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MUSIC REVIEW : Pops’ Patriotic Fare Proves Too Low-Cal

“Americana Salute,” the San Diego Symphony’s Fourth of July pops offering, is a decidedly low-calorie patriotic buffet. While this array of marches, homely variations and flag-waving odes may sate the appetite upon first hearing, this listener suffered musical hunger pangs less than an hour after the final march and firework fusillade disappeared into the night.

Guest conductor Carl Hermanns opened the program Sunday evening at Hospitality Point, and it will be repeated tonight through Saturday at the Mission Bay pavilion. Hermanns chose a chronological arrangement of his all-American survey, which started with William Billings’ Colonial-era hymn “Chester,” but didn’t get any closer to the present than Irving Berlin’s 1917 “God Bless America” and Aaron Copland’s mid-century “Variations on a Shaker Melody.”

This nationalistic concert would have benefited from more of Charles Ives’ Yankee humor. Compared to Victor Herbert’s mellifluous, fawning “American Fantasia” and Morton Gould’s over-orchestrated “Johnny Comes Marching Home,” Ives’ “Variations on America” was tonic indeed, rendered by the orchestra with linear clarity and light-hearted enthusiasm.

In lieu of a visiting soloist, the San Diego Sweet Adelines Chorus took center stage to serenade the audience with a pair of unaccompanied numbers, “Ladies of the Vaudeville Stage” and “Swanee,” and they remained on stage to lead the audience in the orchestra’s sing-along segment.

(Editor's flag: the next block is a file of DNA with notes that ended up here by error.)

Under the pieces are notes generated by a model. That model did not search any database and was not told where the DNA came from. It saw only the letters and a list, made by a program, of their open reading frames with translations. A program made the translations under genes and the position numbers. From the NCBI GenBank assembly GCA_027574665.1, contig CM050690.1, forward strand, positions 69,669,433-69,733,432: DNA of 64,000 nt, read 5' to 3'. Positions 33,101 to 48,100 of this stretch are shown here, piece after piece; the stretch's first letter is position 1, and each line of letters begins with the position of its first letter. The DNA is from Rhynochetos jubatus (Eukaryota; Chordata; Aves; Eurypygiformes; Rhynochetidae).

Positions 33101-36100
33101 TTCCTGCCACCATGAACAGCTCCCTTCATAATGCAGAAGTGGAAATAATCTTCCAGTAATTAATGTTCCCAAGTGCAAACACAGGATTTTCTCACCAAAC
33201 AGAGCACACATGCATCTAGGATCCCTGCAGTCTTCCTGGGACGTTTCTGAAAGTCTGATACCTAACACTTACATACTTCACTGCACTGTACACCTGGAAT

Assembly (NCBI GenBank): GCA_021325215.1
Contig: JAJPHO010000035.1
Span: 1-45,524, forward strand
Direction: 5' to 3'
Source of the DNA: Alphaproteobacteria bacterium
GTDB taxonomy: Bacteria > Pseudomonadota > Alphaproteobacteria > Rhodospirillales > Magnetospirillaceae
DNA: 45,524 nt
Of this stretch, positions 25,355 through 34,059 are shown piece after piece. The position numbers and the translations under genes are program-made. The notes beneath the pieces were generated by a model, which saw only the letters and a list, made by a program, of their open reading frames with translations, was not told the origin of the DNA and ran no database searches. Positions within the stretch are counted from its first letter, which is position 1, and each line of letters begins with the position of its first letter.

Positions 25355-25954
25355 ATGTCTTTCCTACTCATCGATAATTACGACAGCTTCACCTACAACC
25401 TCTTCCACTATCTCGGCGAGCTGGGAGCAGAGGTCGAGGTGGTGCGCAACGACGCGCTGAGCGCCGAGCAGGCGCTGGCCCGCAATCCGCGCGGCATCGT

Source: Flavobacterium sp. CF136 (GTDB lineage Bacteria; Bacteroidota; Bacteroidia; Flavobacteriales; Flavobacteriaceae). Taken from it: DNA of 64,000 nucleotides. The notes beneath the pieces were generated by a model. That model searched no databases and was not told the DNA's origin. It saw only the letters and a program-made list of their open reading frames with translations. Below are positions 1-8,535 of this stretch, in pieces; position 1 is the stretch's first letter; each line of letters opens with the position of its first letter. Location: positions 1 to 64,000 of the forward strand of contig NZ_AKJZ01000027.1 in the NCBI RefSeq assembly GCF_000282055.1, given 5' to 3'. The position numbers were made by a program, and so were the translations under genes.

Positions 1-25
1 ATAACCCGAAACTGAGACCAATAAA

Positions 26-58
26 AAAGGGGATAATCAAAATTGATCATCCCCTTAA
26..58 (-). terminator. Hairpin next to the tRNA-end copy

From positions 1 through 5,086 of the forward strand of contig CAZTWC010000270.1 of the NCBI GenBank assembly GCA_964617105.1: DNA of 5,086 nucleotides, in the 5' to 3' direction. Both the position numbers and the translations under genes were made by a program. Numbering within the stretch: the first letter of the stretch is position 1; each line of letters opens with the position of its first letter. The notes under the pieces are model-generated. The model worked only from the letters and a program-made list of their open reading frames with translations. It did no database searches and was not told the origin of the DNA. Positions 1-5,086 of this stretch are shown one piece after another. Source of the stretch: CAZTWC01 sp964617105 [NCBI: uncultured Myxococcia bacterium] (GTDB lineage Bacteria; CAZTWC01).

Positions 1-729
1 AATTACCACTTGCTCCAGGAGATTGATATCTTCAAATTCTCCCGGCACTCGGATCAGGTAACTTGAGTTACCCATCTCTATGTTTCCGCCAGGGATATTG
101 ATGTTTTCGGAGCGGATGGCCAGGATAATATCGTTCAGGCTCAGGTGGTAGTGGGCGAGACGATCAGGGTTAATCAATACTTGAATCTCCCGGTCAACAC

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This 50-voice women’s ensemble sang with military precision and a gusto that would make the typical door-to-door salesperson appear sedated. Choir director Kim Hulbert coaxed a seamless, sonorous blend from her charges, who took evident delight in transposing the traditional male barbershop quartet idiom up an octave.

Hermanns, who has been drafted for pops duty before, took his usual breathless approach to conducting. Sunday night he had some problems keeping the orchestra together, however, with the percussion and brass sometimes breaking out in disparate tempos. In various slow movements, he allowed his languorous melodies to droop, but his podium banter was definitely a cut above the typical verbal ramblings.


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